Ever since they were sent into WWI battle in 1918, Sgt. Pepper and his Lonely Hearts Club Band of Heartland, USA have been spreading the message of joy and love to the world, which has made them and Heartland famous. Upon Sgt. Pepper's death in 1958, the band's instruments have been housed on display at Heartland City Hall as symbols of that love and joy. Before his death, Sgt. Pepper asked his adolescent grandson Billy Shears to take on the reigns of forming his own band to continue to spread the message of joy and love. With Billy's brother Dougie Shears as their manager, Billy, now an adult, and his three best friends - brothers Mark, Dave and Bob Henderson - embark on their lives as a new Lonely Hearts Club Band. They quickly come to the attention of Hollywood music producer B.D. Hoffler Of B.D. (Big Deal) Records. With the boys off to Hollywood to spread the words of joy and love to the world, enter into Heartland the evil and demented Mr. Mustard, an ex-real estate agent who ... Written by
Originally, The Bee Gees and Peter Frampton were given dialogue. However, since they all had British accents and the film was supposed to be taking place in middle America, it was decided that they would do away with all dialogue and use George Burns' role as narrator to supply the dialogue for all the characters. See more »
The bass drummer in the original Sgt. Pepper's Lonely Hearts Club Band is out of time with the band. He is also clearly not hitting his drum. See more »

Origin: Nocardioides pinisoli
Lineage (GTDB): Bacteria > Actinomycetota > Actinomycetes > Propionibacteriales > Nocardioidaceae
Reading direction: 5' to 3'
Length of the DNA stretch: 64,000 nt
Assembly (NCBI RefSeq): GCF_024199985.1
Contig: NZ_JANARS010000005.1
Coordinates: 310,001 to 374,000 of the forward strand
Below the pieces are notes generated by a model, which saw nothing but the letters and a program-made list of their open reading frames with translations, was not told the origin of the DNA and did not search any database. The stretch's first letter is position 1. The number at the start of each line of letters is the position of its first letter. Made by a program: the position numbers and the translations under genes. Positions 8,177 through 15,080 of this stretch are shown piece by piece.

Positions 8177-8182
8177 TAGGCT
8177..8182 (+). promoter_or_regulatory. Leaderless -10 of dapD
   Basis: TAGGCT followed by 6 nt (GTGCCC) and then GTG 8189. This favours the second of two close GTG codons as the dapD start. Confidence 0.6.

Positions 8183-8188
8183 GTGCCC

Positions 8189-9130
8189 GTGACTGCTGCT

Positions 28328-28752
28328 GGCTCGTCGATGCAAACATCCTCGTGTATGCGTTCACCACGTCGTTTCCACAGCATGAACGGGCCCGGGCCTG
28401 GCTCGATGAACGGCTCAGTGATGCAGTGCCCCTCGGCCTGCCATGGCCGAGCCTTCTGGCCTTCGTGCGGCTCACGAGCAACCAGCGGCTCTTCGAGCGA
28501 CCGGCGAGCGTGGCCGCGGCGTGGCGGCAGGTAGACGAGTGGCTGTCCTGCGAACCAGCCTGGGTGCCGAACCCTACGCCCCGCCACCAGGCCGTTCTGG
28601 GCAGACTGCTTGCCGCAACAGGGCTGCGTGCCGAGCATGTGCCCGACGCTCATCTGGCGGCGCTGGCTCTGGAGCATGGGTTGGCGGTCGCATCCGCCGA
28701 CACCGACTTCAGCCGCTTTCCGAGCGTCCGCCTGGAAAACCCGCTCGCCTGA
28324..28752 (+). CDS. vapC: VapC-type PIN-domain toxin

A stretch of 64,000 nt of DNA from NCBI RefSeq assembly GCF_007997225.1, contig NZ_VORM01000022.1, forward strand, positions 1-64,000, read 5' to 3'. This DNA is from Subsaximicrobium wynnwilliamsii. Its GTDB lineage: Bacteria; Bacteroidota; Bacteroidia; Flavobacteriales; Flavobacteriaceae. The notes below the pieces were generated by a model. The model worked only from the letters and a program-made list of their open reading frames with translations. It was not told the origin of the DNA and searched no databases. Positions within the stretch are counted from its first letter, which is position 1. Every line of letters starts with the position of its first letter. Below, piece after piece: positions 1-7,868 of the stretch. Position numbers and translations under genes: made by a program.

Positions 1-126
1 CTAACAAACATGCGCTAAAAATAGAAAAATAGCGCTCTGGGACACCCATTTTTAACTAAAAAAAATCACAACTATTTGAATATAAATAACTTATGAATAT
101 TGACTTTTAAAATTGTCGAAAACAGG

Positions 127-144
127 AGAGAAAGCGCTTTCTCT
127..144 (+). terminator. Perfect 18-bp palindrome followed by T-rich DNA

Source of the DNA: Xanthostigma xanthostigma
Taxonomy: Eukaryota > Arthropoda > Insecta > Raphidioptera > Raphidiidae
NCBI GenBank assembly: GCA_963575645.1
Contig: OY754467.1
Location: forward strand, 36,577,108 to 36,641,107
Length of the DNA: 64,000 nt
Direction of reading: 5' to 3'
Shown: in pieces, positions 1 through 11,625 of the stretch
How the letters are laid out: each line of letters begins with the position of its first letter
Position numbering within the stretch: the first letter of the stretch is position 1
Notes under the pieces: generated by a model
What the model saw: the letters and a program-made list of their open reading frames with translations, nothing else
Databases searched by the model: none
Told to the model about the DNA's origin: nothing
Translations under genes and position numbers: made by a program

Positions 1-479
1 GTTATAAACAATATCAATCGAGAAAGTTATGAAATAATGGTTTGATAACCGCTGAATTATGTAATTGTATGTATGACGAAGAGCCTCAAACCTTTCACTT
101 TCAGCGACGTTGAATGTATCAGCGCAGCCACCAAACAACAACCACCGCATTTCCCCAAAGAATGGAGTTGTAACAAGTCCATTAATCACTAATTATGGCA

In 1978, when I was 12 years old, we were living in Moscow, while my father was stationed at the Canadian Embassy. To escape the "fun" of living behind the Iron Curtain, we routinely took the Moscow-Helsinki express and travelled around Scandinavia. Our trip always ended at this huge department store in Helsinki, where we'd order all our non-perishable groceries until our next trip. My brother and I were allowed to purchase one record apiece to take back with us.
So one time, I picked up the soundtrack to this film. I don't think the movie had been released yet. Goodness knows, I didn't know that the movie was going to be a howler. All I know is that I loved the soundtrack. I listened to it over and over, and pored over the photographs on the album cover, trying to get a sense of the movie.
A few years later, I read "The Golden Turkey Awards" and then I started to realize how bad the movie was. I didn't get my chance to see it until 1997. Oh, it stunk! Cheese everywhere, from the awkward love story to the campy antics of the villain and his robots.
And yet, I watch it every time it comes on TV. Finally, I have the movie to go with the soundtrack. And let's face it - I love cheesy movies.
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